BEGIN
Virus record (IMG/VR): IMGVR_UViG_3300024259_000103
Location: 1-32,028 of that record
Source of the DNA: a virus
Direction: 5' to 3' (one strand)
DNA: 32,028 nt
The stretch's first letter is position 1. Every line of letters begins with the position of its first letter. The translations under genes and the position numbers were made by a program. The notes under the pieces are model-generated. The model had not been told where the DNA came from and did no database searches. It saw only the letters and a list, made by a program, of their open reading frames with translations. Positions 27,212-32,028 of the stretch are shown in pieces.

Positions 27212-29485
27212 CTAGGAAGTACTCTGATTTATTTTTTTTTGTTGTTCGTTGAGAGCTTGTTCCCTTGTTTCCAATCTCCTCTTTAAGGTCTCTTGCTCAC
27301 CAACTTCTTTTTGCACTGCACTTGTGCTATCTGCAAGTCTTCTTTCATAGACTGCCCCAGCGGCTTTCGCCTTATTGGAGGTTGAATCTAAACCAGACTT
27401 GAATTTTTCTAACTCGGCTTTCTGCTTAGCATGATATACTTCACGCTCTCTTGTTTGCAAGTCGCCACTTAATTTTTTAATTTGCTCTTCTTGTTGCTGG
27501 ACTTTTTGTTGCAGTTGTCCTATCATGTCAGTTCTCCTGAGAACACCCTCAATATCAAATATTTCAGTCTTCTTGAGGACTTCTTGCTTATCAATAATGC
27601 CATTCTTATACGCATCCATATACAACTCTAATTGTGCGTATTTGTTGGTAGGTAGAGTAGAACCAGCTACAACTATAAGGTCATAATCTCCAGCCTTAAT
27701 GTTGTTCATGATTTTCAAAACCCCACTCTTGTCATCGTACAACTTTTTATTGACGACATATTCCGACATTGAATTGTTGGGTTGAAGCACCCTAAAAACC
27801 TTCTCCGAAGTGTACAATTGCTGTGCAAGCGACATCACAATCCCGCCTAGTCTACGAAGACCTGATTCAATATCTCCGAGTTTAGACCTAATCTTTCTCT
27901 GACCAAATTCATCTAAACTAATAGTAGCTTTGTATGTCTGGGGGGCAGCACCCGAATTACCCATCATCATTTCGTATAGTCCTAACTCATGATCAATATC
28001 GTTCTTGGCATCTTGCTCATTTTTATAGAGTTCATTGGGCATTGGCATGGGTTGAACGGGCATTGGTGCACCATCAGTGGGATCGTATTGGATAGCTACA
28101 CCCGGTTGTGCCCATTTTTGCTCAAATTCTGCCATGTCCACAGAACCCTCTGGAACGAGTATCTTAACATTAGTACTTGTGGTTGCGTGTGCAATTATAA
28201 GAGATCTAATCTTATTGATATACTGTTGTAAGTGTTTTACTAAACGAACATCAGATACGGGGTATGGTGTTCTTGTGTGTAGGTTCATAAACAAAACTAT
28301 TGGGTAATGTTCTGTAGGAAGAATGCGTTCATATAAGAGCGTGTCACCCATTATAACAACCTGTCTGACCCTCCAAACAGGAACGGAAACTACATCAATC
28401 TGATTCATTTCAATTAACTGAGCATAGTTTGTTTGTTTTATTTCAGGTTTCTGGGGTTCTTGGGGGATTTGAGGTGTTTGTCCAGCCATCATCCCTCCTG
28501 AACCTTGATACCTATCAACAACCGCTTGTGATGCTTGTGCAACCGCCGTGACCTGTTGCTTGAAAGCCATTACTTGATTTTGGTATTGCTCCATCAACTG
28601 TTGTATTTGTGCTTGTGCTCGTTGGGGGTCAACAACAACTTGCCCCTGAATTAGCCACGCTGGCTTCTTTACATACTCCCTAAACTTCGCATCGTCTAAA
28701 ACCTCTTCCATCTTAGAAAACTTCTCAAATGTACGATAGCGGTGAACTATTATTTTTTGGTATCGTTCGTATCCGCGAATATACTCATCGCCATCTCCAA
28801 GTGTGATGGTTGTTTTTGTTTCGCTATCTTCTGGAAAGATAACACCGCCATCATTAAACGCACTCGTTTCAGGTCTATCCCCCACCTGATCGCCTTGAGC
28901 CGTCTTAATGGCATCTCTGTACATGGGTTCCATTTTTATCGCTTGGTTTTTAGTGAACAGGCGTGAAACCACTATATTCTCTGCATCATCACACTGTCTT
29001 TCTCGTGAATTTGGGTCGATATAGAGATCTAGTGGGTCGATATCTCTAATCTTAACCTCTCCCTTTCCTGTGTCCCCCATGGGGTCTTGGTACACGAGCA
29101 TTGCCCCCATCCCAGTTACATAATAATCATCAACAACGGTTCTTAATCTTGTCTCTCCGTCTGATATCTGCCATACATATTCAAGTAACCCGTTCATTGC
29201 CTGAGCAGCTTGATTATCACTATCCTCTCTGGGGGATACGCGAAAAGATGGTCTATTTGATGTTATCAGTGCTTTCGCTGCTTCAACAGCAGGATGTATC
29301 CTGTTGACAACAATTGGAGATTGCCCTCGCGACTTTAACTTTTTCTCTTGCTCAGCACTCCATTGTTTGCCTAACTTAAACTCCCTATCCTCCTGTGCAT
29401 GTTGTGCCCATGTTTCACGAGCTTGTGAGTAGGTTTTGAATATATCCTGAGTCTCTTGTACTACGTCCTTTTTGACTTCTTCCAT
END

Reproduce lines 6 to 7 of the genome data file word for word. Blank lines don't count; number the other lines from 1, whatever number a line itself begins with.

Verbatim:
The stretch's first letter is position 1. Every line of letters begins with the position of its first letter. The translations under genes and the position numbers were made by a program. The notes under the pieces are model-generated. The model had not been told where the DNA came from and did no database searches. It saw only the letters and a list, made by a program, of their open reading frames with translations. Positions 27,212-32,028 of the stretch are shown in pieces.

Positions 27212-29485